This seasons Tuesday evening sessions for new bowlers have been successful in finding Shirley Callaghan, Lynn and Nick Burand - who have all started to play in friendly games and Nick is now playing in the men’s league team. These sessions are still taking place so why not come along and give bowling a try. There is no charge, you can have three sessions and all equipment is supplied.
The club has been well represented in County Competitions again this season, enjoying the challenge of taking part against some tough opposition at both individual and team levels.
There is still plenty of bowling to look forward to between now and October - many more mid-week and week-end friendlies, the Summer Tour, based in Eastbourne early in September, Club Finals Day on September 10th and Presidents Day on September 18th.
Frank Pring has been teaching Chen style Tai Chi for the last 18 years and been studying martial arts for more than 25 years.
“I started to do karate because I used to go to Japan. I loved the Eastern approach to life and then I decided it was a bit too aggressive for me, a lot of impact so I looked for something else. I discovered Tai Chi and I’ve been doing it ever since.” said Frank.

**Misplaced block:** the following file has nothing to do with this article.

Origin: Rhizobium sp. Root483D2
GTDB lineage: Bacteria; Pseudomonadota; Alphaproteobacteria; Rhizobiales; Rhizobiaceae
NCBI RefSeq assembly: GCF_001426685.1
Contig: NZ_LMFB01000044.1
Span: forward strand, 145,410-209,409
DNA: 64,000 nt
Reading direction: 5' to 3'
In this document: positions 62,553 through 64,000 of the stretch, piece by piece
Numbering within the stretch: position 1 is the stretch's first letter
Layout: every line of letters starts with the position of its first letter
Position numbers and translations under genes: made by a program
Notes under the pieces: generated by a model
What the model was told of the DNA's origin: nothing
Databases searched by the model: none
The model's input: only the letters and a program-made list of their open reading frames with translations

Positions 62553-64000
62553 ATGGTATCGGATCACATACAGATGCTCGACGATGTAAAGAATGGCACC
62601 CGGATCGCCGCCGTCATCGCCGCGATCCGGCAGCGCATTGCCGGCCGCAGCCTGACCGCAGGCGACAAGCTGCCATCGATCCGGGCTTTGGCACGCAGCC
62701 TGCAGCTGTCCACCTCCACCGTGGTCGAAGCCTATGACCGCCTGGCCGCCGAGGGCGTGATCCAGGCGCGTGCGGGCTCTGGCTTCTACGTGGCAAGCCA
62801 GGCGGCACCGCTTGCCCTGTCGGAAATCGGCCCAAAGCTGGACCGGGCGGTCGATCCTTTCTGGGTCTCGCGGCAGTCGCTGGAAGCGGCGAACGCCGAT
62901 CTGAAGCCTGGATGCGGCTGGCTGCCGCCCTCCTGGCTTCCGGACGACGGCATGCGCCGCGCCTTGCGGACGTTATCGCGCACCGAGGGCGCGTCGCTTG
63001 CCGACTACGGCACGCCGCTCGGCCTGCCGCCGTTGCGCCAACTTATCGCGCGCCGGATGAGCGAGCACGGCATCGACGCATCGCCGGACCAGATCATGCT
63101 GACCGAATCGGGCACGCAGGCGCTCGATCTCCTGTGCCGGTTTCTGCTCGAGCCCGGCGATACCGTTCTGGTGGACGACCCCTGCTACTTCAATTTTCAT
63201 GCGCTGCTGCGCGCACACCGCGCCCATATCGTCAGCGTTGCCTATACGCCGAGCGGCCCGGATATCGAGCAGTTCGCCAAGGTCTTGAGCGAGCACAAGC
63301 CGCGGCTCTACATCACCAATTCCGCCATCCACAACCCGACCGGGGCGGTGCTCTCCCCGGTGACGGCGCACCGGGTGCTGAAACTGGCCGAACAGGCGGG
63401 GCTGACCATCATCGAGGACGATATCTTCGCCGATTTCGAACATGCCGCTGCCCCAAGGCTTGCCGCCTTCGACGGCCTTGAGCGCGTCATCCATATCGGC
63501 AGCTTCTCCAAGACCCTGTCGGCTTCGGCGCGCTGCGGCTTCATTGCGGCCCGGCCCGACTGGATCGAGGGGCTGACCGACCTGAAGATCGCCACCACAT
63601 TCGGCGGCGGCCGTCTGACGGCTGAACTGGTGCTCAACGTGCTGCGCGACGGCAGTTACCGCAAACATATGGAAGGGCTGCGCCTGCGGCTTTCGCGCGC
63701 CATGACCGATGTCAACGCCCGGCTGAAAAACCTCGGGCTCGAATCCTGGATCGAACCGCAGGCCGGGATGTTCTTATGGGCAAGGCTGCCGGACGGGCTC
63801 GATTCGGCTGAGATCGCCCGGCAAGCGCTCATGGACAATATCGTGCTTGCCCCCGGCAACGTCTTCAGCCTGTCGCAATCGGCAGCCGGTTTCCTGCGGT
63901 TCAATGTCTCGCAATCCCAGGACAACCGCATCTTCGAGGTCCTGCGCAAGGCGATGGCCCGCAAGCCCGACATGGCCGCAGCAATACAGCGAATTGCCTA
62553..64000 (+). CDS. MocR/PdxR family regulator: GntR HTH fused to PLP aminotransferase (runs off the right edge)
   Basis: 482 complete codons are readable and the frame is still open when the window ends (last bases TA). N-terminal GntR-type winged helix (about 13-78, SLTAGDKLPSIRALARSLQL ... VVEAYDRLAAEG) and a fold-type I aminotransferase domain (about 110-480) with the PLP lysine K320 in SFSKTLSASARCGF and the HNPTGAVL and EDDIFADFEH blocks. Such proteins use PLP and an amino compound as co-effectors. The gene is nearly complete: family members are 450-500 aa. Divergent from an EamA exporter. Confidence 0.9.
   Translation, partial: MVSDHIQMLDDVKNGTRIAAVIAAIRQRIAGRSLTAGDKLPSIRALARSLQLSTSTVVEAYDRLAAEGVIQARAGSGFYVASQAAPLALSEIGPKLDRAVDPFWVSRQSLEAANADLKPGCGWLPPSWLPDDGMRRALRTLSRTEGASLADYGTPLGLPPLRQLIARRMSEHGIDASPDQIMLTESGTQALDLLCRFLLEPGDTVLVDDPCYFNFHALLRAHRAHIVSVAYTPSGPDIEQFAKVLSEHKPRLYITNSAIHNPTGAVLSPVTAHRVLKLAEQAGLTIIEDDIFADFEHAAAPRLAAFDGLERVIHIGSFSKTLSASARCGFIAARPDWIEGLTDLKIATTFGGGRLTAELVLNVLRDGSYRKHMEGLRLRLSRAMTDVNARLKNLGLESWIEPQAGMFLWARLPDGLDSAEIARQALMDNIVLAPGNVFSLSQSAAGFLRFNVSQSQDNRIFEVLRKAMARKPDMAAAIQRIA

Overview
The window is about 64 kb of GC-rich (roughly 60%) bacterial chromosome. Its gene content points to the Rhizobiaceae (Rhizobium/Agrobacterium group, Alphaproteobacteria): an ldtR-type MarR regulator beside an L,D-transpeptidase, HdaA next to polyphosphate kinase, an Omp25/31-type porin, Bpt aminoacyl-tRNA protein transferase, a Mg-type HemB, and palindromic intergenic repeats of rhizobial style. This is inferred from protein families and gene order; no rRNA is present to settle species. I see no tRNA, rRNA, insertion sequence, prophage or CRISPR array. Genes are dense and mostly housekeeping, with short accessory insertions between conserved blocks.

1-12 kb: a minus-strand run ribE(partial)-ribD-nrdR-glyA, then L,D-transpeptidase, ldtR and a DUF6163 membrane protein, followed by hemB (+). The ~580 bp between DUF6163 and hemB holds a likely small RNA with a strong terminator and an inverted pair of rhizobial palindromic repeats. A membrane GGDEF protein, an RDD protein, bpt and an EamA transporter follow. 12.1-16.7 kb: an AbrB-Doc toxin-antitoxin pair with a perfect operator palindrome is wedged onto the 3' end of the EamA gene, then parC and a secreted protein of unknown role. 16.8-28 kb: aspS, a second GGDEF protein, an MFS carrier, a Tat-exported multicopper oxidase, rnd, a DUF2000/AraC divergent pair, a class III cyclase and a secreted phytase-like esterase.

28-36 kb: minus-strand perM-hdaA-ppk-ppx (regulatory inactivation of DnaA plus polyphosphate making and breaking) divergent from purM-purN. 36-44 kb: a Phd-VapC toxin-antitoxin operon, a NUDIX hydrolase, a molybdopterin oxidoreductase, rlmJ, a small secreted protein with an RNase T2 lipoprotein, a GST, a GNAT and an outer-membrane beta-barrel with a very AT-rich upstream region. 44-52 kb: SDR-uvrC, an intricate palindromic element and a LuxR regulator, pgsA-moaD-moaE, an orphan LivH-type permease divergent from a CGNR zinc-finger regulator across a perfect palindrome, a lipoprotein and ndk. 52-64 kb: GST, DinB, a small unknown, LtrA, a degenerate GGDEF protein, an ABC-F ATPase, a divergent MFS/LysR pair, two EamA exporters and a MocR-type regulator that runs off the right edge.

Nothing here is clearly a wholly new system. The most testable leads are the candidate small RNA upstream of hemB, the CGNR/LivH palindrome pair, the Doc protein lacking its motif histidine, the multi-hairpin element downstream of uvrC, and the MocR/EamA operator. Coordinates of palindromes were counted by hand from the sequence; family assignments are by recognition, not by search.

Is Tai Chi a more gentle type of exercise and what are the benefits? “Tai Chi can be everything, that’s the beauty of it. You can be 9 years old or 90 years old and both get an awful lot out of it. Or you can be a budding 20 or 30 year old born to martial arts and that will suit you as well. The Chinese realised a long time ago, probably thousands of years ago, that if you’re going to go to war then you’d better be pretty healthy and fit, so the exercises we do are to improve your balance, your joints, your muscles, muscle tone, ligaments, your posture and a general sense of well-being, a clear head.”